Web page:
Worksheets are a hugely powerful aspect of Vectorworks. They can return values for any of the data associated with your drawing from counting the amount of lanterns you have used to working out the amount of timber or steel needed to build a flat (and cost it)
Each time I have used worksheets I've had a little bit of head scratching and flicking through the internet to find out how to do the job in hand. There isn't much information out there for free so I'll record the different projects and their solutions here so you can use and adapt them yourselves.
Feel free to contribute / edit
Simon had drawn up a 3D drawing of the framing for a 50 X 50 box steel flat. The trouble was that the horizontal memebrs had an "X" Value defining their length and the vertical members a "Y" value defining their length.
Vectorworks Worksheets have functions allowing for the reporting of width and height, so I created two cells, one measuring width and one height as per the table below.
The trouble with this was that each 3D 50X50 piece of box section steel had both a Width and height but I was only interested in the Width of thehorizontals and the height of the verticals. This resulted in an exagerrated length as the formula was counting up the extra 50mm of each piece.
We could, of course just subtract the 18 X 50mm = 900mm to give us the answer 44m but there is another option using "Volume" (assuming the drawing is in 3D)
Vectorworks also allows for the calculation of "Volume" so I fed the function and criteria =VOLUME(((C='Metal- 50 x50 '))) into the worksheet which returned the huge number 110000000
Realising this was cubic milimeters I then had to divide the answer by 50mm X 50mm ( or 50 squared) or (2500) to achieve a linear length.
The function ended up as =VOLUME(((C='Metal- 50 x50 ')))/2500
Which gave the answer 44000mm or 44meters of 50 X 50 box steel
--Stephen Macluskie 14:04, 3 February 2011 (UTC)
I realsied it would be useful if Vectorworks was able to calculate the amount of sheet material needed to build e.g. a set of treads out of 18mm ply. Vectorworks can return area information into it's worksheets and therefore knowing the surface area of a sheet of 1220 X 2440 18mm ply, the weight and cost, Vectorworks could do an accurate costing at the same time.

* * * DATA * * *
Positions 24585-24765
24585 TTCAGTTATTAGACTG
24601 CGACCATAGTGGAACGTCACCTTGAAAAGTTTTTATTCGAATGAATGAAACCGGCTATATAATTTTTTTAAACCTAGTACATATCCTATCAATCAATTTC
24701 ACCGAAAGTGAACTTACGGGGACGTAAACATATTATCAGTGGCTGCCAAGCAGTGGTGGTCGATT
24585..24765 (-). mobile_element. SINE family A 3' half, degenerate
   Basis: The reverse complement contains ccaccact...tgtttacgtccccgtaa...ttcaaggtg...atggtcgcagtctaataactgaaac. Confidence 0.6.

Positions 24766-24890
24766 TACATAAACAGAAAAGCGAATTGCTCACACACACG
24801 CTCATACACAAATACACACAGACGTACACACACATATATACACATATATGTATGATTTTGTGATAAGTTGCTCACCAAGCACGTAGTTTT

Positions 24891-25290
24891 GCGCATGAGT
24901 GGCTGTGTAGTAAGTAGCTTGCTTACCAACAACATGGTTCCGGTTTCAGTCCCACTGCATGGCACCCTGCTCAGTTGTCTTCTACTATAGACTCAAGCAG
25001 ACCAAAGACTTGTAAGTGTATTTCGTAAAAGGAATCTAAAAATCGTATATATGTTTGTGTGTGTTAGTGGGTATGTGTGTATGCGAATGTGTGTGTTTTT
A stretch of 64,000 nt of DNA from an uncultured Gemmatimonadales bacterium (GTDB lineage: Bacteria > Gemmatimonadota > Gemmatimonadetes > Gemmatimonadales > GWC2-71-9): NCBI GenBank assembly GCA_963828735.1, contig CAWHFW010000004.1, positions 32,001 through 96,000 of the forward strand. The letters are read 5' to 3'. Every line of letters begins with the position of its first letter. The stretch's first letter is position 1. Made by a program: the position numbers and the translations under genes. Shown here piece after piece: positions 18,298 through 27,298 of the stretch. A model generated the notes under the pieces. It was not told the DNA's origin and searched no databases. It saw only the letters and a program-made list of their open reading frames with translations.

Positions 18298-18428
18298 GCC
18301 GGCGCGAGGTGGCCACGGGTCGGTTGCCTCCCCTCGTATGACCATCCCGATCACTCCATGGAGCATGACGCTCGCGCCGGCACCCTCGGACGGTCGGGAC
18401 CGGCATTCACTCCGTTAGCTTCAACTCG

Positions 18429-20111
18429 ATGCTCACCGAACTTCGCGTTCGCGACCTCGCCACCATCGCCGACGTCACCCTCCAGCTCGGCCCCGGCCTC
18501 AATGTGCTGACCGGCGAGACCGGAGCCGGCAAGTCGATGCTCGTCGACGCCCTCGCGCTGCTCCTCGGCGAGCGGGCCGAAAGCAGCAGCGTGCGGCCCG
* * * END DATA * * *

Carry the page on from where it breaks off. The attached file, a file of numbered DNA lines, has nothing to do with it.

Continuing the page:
Firstly the test drawing of the treads was completed pic below
I then created a worksheet with data cells for Material, Quantity Used, Fractional Sheets, Full Sheets, Cost & Weight as well as a cell for inputting the unit sheet cost
- The Material Cell is just a text box telling the user what material is being used
- The Quantity Cell holds the function =CRITERIAAREA(((C='18mm Ply'))) which reports back the area of the class 18mm Ply. In this case 1.224 square meters.
Remember it's up to the draughtsperson to class the different model pieces or else Vectorworks wont know it's 18mm ply and wont see it in it's calculations.
- The Fractional Sheets Cell allows for an estimated costing based upon how much of a full sheet is needed. The function =B3/2.9768 returns this with 2.9768m2 being the surface area of a 2440 X 1220 sheet.
- The Full Sheets Cell was added just to allow, on bigger projects, the ability to round up the amount needed to full sheets. For such a simple function, this formula proved to be the most tricky. The =ROUND(C3) function rounds the value in cell C3 DOWN as well as UP so in the example here it originnally returned the value 0 in full sheets due to the fractional cell (C3) reading .411
I tried to write a formula which would look at the fractional cell and if it was lower than .5 then add .5 but couldn't figure out the syntax. Eventually I realised that by adding .5 to the fractional value at all times and then rounding I'd always round up to a full sheet value. So the sytax in this box now reads =ROUND(C3+0.5)
- The Cost Cell is just a simple multiplication of the fractional sheets cell and the unit cost in the far top right corner £38.57 (This can be changed by simply typing a new value in this cell) The cost function cell formula reads =C3*H1
- The Weight Cell again multiplies the square meterage by the weight per meter as found on the internet. This could also be done by multiplying the fractional sheets by the weight of a full sheet.
--Stephen Macluskie 14:41, 3 February 2011 (UTC)